Sunday, October 12, 2008

Whole Lotah Love!

I’ve always wondered whether Iris, my housekeeper at university, ever thought to herself why on earth I had a watering-can in my bathroom despite my digs being totally devoid of any greenery whatsoever. Not even a sprig of mint or coriander for garnish. She (thankfully) asked no questions and heard no lies.

The lotah, ibreeq, bottle-shottle – call it what you will – is a utensil found in many a Muslim bathroom. In its simplest form it’s a jug with a spout that’s used as a hands-on bidet. Despite the allure of triple quilted toilet paper, we continue to prefer to combine forces, or the brave just simply wash and go. It’s an ubiquitous feature of life, reflecting religious injunctions on cleanliness and ritual purity.

Traditionally it looks like an oversized teapot without a lid and is made from metal or plastic although the variations in size, shape and colour are almost endless. Logistical nightmares can arise when you’re unexpectedly faced with a different style of lotah to the one you’ve grown up with. Left-handers seem to be at a distinct disadvantage when adhering to the left hand – dirty, right hand – clean, convention.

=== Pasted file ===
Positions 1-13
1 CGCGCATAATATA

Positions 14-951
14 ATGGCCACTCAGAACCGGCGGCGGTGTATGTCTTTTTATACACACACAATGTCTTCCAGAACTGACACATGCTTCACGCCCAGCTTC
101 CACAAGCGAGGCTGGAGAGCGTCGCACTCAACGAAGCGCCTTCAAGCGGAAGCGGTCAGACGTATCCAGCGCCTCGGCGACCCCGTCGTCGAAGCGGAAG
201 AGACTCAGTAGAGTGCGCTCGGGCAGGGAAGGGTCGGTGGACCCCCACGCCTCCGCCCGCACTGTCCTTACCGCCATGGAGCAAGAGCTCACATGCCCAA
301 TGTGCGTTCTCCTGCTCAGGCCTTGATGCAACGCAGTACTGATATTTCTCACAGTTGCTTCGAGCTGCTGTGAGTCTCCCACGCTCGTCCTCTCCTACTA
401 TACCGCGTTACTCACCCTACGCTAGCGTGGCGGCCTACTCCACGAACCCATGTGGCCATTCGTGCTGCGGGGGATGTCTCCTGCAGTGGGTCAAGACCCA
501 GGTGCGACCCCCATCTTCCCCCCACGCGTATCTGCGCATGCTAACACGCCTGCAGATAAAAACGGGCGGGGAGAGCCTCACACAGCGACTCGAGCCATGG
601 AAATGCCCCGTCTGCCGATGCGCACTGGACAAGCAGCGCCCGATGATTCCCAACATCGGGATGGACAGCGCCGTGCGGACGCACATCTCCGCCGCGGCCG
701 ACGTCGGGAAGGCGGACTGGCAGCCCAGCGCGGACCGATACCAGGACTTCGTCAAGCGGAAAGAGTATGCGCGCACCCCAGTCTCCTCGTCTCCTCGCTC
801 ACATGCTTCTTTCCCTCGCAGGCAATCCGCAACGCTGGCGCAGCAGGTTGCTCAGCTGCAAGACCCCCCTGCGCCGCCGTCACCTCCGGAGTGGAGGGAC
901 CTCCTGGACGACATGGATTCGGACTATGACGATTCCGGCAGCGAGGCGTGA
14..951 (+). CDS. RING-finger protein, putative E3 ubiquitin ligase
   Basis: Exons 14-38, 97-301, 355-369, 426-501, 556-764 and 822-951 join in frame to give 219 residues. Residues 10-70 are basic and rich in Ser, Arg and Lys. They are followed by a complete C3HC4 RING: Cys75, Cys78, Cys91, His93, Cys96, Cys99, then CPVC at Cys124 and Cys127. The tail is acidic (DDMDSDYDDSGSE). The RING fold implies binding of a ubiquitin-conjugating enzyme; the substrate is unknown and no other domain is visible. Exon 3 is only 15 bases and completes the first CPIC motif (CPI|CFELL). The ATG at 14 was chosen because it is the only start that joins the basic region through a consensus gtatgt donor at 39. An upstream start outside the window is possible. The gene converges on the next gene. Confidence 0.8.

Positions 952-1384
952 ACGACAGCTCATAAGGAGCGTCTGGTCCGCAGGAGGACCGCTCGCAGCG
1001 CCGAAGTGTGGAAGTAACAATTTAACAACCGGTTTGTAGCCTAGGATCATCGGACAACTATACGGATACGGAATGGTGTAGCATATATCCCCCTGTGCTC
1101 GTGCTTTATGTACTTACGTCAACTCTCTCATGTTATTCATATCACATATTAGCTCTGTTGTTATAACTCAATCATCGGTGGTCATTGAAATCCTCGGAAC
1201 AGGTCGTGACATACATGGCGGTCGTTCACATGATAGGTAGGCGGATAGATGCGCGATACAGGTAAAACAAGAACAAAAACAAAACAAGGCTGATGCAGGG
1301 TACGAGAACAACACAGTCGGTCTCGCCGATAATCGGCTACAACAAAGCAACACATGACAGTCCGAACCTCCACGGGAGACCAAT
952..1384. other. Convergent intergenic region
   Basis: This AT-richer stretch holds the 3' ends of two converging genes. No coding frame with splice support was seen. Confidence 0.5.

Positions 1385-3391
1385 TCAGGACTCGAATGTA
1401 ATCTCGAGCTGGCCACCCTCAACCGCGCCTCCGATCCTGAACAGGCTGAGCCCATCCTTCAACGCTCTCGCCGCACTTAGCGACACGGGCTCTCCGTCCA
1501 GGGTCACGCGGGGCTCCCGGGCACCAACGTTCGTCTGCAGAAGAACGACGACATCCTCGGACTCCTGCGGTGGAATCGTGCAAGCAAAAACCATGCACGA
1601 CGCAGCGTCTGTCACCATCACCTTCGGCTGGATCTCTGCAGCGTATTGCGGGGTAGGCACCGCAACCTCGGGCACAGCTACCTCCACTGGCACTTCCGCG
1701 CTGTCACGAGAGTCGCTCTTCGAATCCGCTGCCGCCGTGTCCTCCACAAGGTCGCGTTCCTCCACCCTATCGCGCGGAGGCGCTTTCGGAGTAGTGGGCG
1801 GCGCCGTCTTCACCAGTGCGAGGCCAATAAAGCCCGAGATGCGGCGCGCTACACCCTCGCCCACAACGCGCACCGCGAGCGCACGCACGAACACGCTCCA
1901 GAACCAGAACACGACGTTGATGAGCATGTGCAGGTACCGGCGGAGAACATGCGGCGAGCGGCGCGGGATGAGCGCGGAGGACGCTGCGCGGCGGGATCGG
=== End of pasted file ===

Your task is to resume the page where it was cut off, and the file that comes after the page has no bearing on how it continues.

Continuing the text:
An increasingly common modern variant of the lotah is what the plumber recently working on my uncle’s house subtly referred to as the ‘bum-shower’. These often frightfully complex gadgets are nothing more than a modified hosepipe. Attached either side of a toilet they can be the source of epic flooding disasters if the owners don’t clarify instructions before you find yourself using one.

Equally traumatic experiences can arise from finding yourself in need of a lotah when there just isn’t one around. Spurred on by the embarrassment of always taking a bottle of mineral water to the toilets or sneaking around them with moistened toilet paper, creative individuals have found an ingenious use for collapsible plastic bottles.

On honeymoon in Malaysia I encountered a Japanese inspired toilet with a built-in retractable bidet which perhaps offers the perfect harmony between water and manual input. We can only live in hope…alongside the Andrex puppy.

2 comments:

tc said...

Nice

Random Madhouse said...

hehe...I think my flatmate is a bit confused too :P